Household Contacts

You are a Household Contact if you live with someone who has tested positive for COVID-19. Find out what you need to do.

Key points

  • During Phase 3 of our Omicron response, Household Contacts must self-isolate and get tested.
  • If you live with someone who has COVID-19, you can find guidance and advice on the COVID-19 Health Hub (external link)

Our response to Omicron — Phase 3

Who is a Household Contact

You are a Household Contact if you live with someone who has tested positive for COVID-19. 

A Household Contact is considered to be someone who:

  • shares a house or flat on a permanent or part-time basis (for example, shared custody) with someone who has tested positive for COVID-19, and
  • has spent at least 1 night or day in that residence while the case was infectious.

These people are not considered Household Contacts, but may be Close Contacts:

  • People who live in the same group accommodation as the person with COVID-19 (for example, in aged residential care facilities, halls of residences, boarding houses, hostels, backpackers, and transitional housing).
  • Partners who do not live with the person who has COVID-19 but may have spent a night together.

Advice for Close Contacts

What you need to do if you have not had COVID-19 in the past 3 months

Whether you are fully vaccinated or not, you will need to:

  • isolate from the day the person with COVID-19 tests positive or their symptoms started — whichever came first
  • get a test for COVID-19 on Day 3, and on Day 7 of the isolation period, or sooner if you develop symptoms. If you test positive, you need to follow the guidance for people who have COVID-19. If you develop symptoms but test negative, do another rapid antigen test (RAT) 48 hours later.

While you are isolating, try to avoid contact with the person who has COVID-19.

How to self-isolate

How to get a COVID-19 test

When you can leave self-isolation

If someone else in your household tests positive, you do not need to restart your isolation period. You can complete your isolation at the same time as the first person in your household who had COVID-19 if:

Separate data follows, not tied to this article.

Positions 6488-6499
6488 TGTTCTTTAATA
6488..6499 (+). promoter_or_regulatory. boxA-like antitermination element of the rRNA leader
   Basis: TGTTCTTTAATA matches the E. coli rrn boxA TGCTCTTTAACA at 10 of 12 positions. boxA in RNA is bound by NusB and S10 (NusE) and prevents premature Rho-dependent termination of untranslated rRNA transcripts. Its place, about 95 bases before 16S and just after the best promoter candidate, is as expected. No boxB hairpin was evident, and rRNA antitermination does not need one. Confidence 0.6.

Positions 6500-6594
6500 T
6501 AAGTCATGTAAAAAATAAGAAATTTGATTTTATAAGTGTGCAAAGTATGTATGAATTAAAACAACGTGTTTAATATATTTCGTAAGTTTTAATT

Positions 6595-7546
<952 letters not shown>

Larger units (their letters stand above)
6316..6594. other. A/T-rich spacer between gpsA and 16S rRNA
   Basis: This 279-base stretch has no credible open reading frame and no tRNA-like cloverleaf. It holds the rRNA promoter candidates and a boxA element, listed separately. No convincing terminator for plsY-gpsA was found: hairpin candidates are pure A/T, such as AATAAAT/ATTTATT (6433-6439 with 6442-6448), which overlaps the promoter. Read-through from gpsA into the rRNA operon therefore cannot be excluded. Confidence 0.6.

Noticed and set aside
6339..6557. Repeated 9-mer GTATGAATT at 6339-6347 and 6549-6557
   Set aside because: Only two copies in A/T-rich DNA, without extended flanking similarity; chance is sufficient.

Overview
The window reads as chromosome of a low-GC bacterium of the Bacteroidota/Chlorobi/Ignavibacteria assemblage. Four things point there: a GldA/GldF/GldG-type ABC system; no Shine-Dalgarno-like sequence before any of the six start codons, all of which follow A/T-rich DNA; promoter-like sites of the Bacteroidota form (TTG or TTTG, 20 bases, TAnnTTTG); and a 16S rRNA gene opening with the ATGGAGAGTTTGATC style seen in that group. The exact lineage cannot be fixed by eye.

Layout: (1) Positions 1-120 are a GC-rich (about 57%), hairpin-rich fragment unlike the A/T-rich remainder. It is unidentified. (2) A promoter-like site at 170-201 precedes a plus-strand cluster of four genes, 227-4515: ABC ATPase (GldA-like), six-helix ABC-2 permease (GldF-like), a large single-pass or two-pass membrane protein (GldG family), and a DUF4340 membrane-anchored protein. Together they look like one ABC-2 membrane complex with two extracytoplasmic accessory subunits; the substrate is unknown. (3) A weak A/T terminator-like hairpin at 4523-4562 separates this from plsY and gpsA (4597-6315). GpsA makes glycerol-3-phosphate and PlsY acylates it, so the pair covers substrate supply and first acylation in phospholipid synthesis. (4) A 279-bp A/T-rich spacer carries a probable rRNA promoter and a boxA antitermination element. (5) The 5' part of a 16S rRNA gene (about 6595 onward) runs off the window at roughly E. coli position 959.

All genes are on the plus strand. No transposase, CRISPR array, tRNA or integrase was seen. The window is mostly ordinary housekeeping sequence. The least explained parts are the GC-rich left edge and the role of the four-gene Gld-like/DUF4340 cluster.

• your Day 7 test was negative
  • you have no new or worsening symptoms.

For further guidance and advice, visit the COVID-19 Health Hub:

I am a household contact of someone with COVID-19 | COVID-19 Health Hub (external link)

What you need to do if you have recovered from COVID-19

Once you have recovered from COVID-19, you do not need to isolate again for 3 months.

This is because the risk of reinfection during this period is low.

If you develop new cold, flu or COVID-19 symptoms within 90 days of your original infection, take a RAT instead of a PCR.

Critical workers who are Household Contacts

Some people who are Household Contacts and critical workers may be able to still go to work through the Close Contact Exemption Scheme. When you are not at work, you must follow the self-isolation guidance.

Critical workers need to be fully vaccinated, have no symptoms and have a negative RAT before going to work. Your employer will let you know if the scheme applies to you.

Critical workers

Financial support

There is financial support for people who need to stay at home due to COVID-19.

Find out what financial support is available

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